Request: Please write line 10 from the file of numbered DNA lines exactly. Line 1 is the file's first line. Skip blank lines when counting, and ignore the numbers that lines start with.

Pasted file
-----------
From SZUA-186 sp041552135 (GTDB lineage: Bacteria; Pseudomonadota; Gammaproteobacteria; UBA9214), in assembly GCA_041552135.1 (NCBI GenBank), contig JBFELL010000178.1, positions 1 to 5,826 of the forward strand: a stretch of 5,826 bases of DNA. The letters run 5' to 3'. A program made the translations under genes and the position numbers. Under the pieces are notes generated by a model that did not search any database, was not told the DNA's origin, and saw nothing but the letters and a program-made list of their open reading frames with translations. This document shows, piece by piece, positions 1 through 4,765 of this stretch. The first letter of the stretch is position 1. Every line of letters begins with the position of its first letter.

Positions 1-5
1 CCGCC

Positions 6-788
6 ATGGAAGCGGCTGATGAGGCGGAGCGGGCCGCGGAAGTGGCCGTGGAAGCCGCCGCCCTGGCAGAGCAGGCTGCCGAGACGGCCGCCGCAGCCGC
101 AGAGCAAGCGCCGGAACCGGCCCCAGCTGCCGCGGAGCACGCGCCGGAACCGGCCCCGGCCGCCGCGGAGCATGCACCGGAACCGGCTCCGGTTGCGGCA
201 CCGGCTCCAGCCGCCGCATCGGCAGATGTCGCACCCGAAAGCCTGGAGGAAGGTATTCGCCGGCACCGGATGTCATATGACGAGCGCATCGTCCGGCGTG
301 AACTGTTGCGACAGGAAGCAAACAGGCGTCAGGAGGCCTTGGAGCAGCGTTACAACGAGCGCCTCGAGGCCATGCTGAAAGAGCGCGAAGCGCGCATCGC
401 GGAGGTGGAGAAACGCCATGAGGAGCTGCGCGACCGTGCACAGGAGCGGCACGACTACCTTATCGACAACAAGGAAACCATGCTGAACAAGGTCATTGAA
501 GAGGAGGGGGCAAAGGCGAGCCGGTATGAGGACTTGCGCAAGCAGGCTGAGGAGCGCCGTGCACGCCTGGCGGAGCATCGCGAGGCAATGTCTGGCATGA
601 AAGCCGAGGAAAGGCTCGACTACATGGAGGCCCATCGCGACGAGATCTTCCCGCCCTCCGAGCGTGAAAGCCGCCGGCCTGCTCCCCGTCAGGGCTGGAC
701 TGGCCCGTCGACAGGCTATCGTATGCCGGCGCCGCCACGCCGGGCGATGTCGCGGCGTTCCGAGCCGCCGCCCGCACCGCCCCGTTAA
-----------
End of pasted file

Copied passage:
501 GAGGAGGGGGCAAAGGCGAGCCGGTATGAGGACTTGCGCAAGCAGGCTGAGGAGCGCCGTGCACGCCTGGCGGAGCATCGCGAGGCAATGTCTGGCATGA